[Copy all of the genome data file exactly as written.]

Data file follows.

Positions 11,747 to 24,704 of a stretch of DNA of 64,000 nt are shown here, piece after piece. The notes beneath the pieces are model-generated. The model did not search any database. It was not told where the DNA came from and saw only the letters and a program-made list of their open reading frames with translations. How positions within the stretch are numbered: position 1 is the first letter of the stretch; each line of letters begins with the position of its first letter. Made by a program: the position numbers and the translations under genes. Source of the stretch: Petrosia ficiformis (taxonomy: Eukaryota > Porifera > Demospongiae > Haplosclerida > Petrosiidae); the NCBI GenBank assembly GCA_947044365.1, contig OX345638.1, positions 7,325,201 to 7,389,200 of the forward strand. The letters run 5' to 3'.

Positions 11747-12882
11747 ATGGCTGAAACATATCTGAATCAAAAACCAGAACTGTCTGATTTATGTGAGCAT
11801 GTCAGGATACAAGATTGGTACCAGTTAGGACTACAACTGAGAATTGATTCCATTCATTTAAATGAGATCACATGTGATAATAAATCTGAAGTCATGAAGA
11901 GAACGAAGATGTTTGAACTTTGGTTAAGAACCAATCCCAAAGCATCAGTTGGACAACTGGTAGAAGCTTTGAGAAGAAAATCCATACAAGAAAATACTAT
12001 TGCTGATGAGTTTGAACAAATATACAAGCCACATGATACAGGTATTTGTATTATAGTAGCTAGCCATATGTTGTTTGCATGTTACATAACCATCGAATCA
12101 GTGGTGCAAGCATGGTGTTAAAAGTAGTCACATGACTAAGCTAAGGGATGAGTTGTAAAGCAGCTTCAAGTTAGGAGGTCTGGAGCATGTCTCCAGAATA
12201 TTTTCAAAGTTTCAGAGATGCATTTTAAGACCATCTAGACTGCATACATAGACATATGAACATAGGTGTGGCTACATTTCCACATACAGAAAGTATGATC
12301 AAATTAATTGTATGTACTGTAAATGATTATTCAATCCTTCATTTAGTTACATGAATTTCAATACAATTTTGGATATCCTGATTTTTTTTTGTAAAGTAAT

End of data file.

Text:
Positions 11,747 to 24,704 of a stretch of DNA of 64,000 nt are shown here, piece after piece. The notes beneath the pieces are model-generated. The model did not search any database. It was not told where the DNA came from and saw only the letters and a program-made list of their open reading frames with translations. How positions within the stretch are numbered: position 1 is the first letter of the stretch; each line of letters begins with the position of its first letter. Made by a program: the position numbers and the translations under genes. Source of the stretch: Petrosia ficiformis (taxonomy: Eukaryota > Porifera > Demospongiae > Haplosclerida > Petrosiidae); the NCBI GenBank assembly GCA_947044365.1, contig OX345638.1, positions 7,325,201 to 7,389,200 of the forward strand. The letters run 5' to 3'.

Positions 11747-12882
11747 ATGGCTGAAACATATCTGAATCAAAAACCAGAACTGTCTGATTTATGTGAGCAT
11801 GTCAGGATACAAGATTGGTACCAGTTAGGACTACAACTGAGAATTGATTCCATTCATTTAAATGAGATCACATGTGATAATAAATCTGAAGTCATGAAGA
11901 GAACGAAGATGTTTGAACTTTGGTTAAGAACCAATCCCAAAGCATCAGTTGGACAACTGGTAGAAGCTTTGAGAAGAAAATCCATACAAGAAAATACTAT
12001 TGCTGATGAGTTTGAACAAATATACAAGCCACATGATACAGGTATTTGTATTATAGTAGCTAGCCATATGTTGTTTGCATGTTACATAACCATCGAATCA
12101 GTGGTGCAAGCATGGTGTTAAAAGTAGTCACATGACTAAGCTAAGGGATGAGTTGTAAAGCAGCTTCAAGTTAGGAGGTCTGGAGCATGTCTCCAGAATA
12201 TTTTCAAAGTTTCAGAGATGCATTTTAAGACCATCTAGACTGCATACATAGACATATGAACATAGGTGTGGCTACATTTCCACATACAGAAAGTATGATC
12301 AAATTAATTGTATGTACTGTAAATGATTATTCAATCCTTCATTTAGTTACATGAATTTCAATACAATTTTGGATATCCTGATTTTTTTTTGTAAAGTAAT